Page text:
Why fiscal stimulus makes sense
Imagine an economy where all prices were fluid, changing minute-by-minute, and there were no stable long-term relationships between economic agents. Imagine that “John Q.’s labour-power” was a commodity traded on an exchange just like “Light sweet crude.” Instead of having a job, John Q. has a little widget on his computer screen that tells him who is the current top bidder for his labour-power. If he wants, he can instantly go out and start working for that bidder, for as long or as short as the two of them find it mutually beneficial.
If a source of demand disappeared from this economy — such as by the bursting of a real estate bubble, say — there would be no recession and no significant increase in unemployment. All that would happen is that some people would be worse off, some people would be better off, some prices would be higher and some lower. But the overall level of economic activity would not change.
But that is a crazy fantasy economy. In the real-world economy, prices do not change instantly, behaviour does not change instantly in response to circumstances, and so on. John Q. does not have a “labour ticker” on his computer screen, he has a steady job. It is very difficult to reduce his wage at this job — partially for reasons of contract, labour unions, and regulations, but mostly for reasons of human psychology.
This creates the possibility of something called a “recession.” This happens when a source of demand disappears from the economy — such as the collapse of a housing bubble. Because prices are “sticky,” the economy does not instantly adjust. Perfectly employable people lose their jobs. Perfectly useful productive resources lie unused. This reduces the level of demand in the economy, in a vicious circle known as the multiplier effect.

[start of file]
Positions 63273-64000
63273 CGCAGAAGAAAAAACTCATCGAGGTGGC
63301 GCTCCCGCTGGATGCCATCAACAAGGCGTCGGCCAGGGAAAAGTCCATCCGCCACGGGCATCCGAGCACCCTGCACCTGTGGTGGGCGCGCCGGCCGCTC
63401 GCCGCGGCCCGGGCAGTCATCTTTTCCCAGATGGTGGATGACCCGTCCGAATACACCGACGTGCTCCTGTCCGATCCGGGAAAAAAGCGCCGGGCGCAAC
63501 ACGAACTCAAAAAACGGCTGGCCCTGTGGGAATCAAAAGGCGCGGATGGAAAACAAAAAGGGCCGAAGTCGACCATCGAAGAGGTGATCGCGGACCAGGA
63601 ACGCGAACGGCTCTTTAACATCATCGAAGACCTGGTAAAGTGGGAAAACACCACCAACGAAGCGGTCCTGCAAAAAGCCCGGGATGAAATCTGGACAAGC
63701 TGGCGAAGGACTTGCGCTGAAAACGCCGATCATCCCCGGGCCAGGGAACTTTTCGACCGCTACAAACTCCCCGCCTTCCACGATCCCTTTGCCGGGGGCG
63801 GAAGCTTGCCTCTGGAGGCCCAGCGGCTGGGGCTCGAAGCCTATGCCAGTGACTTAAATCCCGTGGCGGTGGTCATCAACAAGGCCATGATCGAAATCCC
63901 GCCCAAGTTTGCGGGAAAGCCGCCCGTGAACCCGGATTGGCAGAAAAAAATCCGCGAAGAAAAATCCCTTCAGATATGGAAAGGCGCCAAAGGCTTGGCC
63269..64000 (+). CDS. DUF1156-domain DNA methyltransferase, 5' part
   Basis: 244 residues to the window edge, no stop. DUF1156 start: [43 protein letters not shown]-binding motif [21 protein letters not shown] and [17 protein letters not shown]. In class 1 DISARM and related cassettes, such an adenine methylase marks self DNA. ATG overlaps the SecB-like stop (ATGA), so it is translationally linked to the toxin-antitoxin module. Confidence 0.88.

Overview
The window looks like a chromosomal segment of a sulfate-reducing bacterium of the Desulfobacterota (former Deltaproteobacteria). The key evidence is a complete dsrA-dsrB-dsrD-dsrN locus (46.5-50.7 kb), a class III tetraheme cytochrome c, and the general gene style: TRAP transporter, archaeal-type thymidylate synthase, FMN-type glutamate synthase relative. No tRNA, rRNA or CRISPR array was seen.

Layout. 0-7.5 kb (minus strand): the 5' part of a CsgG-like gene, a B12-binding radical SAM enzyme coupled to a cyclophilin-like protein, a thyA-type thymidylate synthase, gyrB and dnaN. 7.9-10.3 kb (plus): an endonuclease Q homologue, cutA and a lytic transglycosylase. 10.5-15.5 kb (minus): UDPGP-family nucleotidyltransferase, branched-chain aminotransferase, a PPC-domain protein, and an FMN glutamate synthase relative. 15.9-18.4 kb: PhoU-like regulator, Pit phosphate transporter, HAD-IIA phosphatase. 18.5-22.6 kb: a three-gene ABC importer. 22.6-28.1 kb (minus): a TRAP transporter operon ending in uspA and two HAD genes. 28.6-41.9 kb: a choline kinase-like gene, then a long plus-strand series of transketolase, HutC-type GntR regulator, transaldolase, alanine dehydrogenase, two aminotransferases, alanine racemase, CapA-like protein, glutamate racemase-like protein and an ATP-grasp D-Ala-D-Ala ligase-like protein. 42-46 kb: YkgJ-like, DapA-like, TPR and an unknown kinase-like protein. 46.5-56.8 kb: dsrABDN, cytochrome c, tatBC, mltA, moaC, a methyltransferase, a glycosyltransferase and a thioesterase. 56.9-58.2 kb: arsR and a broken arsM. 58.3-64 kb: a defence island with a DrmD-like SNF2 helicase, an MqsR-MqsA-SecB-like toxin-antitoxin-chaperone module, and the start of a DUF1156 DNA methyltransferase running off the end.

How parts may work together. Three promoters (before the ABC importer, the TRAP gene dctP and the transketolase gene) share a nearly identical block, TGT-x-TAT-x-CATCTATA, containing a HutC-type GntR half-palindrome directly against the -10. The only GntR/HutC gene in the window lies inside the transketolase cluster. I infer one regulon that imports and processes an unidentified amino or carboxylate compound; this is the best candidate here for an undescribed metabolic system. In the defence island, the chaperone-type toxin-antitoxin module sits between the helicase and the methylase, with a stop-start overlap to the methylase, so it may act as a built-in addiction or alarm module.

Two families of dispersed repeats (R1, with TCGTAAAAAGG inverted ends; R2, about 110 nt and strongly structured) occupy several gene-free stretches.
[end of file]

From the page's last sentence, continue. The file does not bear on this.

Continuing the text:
So in the real world, what do functioning first world governments do when confronted with a recession? The normal response to a recession is essentially printing money and distributing it to large banks. Make sure the banks have lots of money available, they go looking for investment opportunities, and this causes people and resources to become, once again, employed.
But in particularly severe recessions, this doesn’t necessarily work. If the hole in the economy is big enough, you may not be able to fill the hole in the customary way, by loosening up credit to the banks. It may be that the people who control this “monetary policy” are simply unwilling to loosen up credit far enough. It may be that they are simply unable to do so, due to exceptional conditions known as the “zero lower bound” and the “liquidity trap.” What happens then?
In this case, you can have the government act like a bank, and make large public investments itself, such as building bridges, or schools, or scientific instruments, or monuments, or military weapons, or any number of other things. The government can even just hand out money to families directly — whether in the form of a tax cut, a tax credit, or a grant. This is called “fiscal stimulus.” Fiscal stimulus adds demand to the economy. It also operates using the “multiplier effect” mentioned above; by spending $1, the government may actually add $1.50 or more to the total demand in the economy.
But wait! Doesn’t the money have to come from somewhere? If the government borrows money, that must mean that someone else doesn’t get access to that money. If the government prints money, that dilutes the value of everyone else’s money (because more money is chasing the same amount of productive resources.) Right?
No. In a deep recession, potentially loanable money is not getting loaned out. Potentially productive resources are not being used for production. Fiscal stimulus does not divert resources from the private sector; it mobilizes resources which were previously idle. It increases the overall level of economic activity. That is why it is sometimes a very good idea.